Five Tips for Creating Believable Caricatures

A caricature captures the essence of a person in an over the top way by calling attention to and emphasizing certain physical features. You can find examples of caricatures in all forms of media. Often times you'll see caricatures of movie stars in entertainment magazines or animated shows. Caricatures of politicians are commonly used in editorial cartoons. Depending on the design and rendering, a caricature can be presented in a manner that comes across insulting or complimentary. Regardless of the intent behind a caricature's design, usually a humorous response is sought. Creating an effective caricature that captures the essence of the subject it's been modeled after can be challenging, so here's five concepts to consider when designing a caricature.


Cate-Blanchett-01 People come in all shapes and sizes and that's what makes every individual unique and special. If this wasn't the case then the world would be a really boring place. There'd be no variety or culture amongst society. The degree to which you exaggerate different facial and body features will define the intent behind your caricature design and direct the viewer's focus around those features. This is where you want to spend some time studying the features of the person you plan to create a caricature of. Ask yourself what features really stand out to you. It can be easy to try and capitalize on every single facial and body feature. However, focusing on the top two or three defining features will allow you to begin to capture the core attributes of a person. Does the person have a large chin, bushy eyebrows, a giant smile, or a tiny nose? These could be the dominant features that stand out. From here you can continue to build on the caricature with additional exaggerated features that help support those primary attributes. Exaggeration can involve making a feature larger or smaller in a variety of ways. A common type of exaggeration that we see with full body caricatures involves making the head much larger than the body. This is great especially if most of the features you plan to exaggerate are on the face.


Michael-Cera-01 In addition to exaggerating specific facial and body features you also want to simplify others. Some features could distract from those you want to emphasize. Sometimes leaving out certain lines in the face or simplifying the detail of the hair can help a lot. Naturally, every caricature design is different and the degree to which you simplify certain features can vary depending on the level of rendering and the type of style that you plan to use for your caricature. An example of simplification might involve not including the eyelashes in the design, especially if they're not a feature that even remotely stands out on the person. Just as you'd study a person for features to exaggerate, you'll also want to look for features to minimize. This will help emphasize those exaggerated features a lot more and allow the final rendition of the caricature to read well visually.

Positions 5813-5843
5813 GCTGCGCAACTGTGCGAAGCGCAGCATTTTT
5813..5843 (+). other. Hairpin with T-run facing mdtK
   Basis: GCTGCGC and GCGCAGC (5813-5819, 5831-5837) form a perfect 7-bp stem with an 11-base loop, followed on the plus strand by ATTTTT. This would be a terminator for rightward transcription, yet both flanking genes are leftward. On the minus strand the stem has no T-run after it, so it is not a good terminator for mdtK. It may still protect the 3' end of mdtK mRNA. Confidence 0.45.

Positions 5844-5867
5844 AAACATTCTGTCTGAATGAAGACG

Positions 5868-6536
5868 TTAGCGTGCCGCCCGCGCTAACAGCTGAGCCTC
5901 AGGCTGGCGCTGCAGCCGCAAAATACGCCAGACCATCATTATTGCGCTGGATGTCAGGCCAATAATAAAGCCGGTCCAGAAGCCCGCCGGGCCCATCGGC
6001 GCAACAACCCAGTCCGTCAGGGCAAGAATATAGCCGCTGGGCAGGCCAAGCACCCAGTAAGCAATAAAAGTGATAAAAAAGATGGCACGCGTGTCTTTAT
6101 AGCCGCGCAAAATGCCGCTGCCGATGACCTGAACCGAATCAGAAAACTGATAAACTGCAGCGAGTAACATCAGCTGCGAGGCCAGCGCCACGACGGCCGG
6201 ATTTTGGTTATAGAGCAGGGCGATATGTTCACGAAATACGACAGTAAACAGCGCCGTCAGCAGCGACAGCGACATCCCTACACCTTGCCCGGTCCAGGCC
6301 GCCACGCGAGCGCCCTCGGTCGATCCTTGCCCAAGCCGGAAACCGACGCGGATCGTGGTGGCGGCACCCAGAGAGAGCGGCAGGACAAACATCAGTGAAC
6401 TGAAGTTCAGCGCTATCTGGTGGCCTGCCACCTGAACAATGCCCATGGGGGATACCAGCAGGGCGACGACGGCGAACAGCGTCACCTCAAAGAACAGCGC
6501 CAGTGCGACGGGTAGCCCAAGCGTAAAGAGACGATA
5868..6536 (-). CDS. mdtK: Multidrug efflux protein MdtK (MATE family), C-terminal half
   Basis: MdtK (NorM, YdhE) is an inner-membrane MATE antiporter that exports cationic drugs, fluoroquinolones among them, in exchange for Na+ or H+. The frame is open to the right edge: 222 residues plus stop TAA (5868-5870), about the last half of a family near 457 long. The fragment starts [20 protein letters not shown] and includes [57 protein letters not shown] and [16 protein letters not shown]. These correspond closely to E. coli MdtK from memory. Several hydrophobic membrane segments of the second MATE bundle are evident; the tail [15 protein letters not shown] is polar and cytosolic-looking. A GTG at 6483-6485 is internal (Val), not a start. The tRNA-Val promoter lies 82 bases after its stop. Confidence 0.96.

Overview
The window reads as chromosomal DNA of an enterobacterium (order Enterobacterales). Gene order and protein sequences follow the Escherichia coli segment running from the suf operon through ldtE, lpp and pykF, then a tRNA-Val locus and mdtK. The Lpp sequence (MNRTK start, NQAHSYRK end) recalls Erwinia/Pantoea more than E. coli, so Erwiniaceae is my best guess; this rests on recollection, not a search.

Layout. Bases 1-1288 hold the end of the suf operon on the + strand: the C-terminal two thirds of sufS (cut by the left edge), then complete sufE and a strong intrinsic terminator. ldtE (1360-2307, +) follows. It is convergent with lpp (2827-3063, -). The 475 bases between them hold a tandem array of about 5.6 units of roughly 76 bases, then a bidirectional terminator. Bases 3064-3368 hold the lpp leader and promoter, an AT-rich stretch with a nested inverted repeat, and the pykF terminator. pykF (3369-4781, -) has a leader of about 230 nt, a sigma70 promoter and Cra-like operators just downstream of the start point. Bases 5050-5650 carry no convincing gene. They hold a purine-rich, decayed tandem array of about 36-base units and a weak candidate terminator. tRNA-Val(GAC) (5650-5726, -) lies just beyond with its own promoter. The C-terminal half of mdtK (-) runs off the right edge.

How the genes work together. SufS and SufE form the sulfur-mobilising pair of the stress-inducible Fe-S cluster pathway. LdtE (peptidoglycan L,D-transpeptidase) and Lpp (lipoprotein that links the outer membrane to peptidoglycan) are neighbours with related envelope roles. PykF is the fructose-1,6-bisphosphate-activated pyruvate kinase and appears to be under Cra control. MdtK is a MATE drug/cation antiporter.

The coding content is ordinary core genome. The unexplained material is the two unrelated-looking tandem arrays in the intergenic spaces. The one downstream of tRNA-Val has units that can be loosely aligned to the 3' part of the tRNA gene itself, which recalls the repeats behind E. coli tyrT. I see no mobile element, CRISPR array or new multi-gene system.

Simple Shapes

Nic-Cage-01 Once you've decided what features you want to exaggerate and simplify, it comes down to how you want to construct those features so they'll translate visually in an effective way. If the person has what appears to be a strong and rather large chin then perhaps you might want to start by blocking in an overly large square or boxy shape for that feature. Simple shapes help lay the foundation for the features you want to draw emphasis to. By capturing features in the form of simple shapes, you can begin to experiment with how large or even small you want to make them before layering on any additional details to define the form.

Spatial Relationships

Nic-Cage-02 Another key component of a fun caricature design is the spatial relationship between features. Just as you've studied a person's face for features that stand out to you to be exaggerated either larger or smaller, you should also explore the placement of those features. Do the eyes appear to be really close together? Or does the mouth sit really low on the face? The amount of real-estate that certain features take up between each other can sometimes create an illusion how the space between them appears to be. For example, an old man with a receding hair line might appear to have a larger forehead. A person with a smaller bridge to their nose might appear to have eyes that sit farther apart.

Visual Contrast

Sean-Connery-02 Finding a visual balance between features that you have exaggerated, simplified, and repositioned will help you create a caricature that is both fun and appealing. A caricature that has appeal will resonate in an audience's mind. Study and experiment with the relationships between the major features that you've exaggerated. If they are all the same size and too close together then they're all going to compete for attention, ultimately canceling one another out. This hinders the impact that the caricature could have on it's audience. In the end, visual contrast supports the composition you have crafted through the exaggeration, simplification, and placement of various features and helps create a sense of visual harmony.   As you explore these five tips, it's key to remember that there is no one way to design a caricature of someone. Explore sketching multiple designs for your caricature and try various combinations by exaggerating, simplifying, and placing facial and body features in different ways.